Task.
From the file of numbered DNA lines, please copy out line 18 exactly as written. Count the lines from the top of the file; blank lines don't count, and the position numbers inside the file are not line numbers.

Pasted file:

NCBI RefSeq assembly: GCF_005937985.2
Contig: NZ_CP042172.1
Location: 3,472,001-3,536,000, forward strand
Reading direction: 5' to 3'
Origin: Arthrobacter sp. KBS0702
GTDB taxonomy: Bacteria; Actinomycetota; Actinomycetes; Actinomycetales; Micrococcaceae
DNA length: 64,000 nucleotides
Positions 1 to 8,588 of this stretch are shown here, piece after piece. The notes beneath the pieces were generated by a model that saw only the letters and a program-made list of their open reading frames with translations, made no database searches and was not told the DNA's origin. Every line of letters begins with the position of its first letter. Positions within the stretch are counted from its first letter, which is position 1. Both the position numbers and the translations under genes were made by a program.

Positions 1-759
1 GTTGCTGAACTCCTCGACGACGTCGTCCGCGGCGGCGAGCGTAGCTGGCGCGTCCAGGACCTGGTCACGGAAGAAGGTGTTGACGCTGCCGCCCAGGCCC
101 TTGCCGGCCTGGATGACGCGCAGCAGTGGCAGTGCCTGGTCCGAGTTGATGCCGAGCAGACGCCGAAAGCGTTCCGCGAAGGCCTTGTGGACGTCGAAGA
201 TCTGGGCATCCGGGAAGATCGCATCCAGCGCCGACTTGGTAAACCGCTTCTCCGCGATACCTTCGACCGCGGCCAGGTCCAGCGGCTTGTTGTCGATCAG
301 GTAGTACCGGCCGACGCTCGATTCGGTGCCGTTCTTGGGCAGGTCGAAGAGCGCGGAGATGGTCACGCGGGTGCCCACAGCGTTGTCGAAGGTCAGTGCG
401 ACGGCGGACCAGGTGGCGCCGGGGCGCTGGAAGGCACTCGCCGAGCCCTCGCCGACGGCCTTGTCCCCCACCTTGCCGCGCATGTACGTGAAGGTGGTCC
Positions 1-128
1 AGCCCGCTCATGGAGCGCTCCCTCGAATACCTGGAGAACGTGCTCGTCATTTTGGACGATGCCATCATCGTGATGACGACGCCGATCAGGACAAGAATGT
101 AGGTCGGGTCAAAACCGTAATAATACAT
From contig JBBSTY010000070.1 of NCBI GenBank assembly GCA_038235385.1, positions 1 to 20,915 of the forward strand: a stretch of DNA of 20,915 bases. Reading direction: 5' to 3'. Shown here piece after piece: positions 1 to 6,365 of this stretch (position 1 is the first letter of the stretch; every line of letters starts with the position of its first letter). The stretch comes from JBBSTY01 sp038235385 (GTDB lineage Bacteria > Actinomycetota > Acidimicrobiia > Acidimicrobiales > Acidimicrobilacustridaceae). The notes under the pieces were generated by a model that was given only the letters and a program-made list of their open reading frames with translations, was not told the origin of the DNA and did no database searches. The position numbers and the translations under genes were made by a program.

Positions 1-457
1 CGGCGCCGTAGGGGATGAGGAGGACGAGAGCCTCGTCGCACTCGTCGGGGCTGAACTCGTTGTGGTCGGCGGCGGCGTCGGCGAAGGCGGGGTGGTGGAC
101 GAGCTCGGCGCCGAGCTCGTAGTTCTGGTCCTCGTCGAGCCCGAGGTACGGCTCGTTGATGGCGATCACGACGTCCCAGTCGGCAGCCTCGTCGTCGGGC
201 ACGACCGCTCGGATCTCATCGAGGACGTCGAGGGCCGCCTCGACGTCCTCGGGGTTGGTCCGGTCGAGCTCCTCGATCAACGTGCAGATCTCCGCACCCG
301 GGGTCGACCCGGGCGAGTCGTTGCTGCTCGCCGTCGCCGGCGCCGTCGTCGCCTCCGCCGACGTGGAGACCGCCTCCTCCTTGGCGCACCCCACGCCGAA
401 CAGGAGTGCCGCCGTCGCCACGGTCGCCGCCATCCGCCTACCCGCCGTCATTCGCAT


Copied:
From contig JBBSTY010000070.1 of NCBI GenBank assembly GCA_038235385.1, positions 1 to 20,915 of the forward strand: a stretch of DNA of 20,915 bases. Reading direction: 5' to 3'. Shown here piece after piece: positions 1 to 6,365 of this stretch (position 1 is the first letter of the stretch; every line of letters starts with the position of its first letter). The stretch comes from JBBSTY01 sp038235385 (GTDB lineage Bacteria > Actinomycetota > Acidimicrobiia > Acidimicrobiales > Acidimicrobilacustridaceae). The notes under the pieces were generated by a model that was given only the letters and a program-made list of their open reading frames with translations, was not told the origin of the DNA and did no database searches. The position numbers and the translations under genes were made by a program.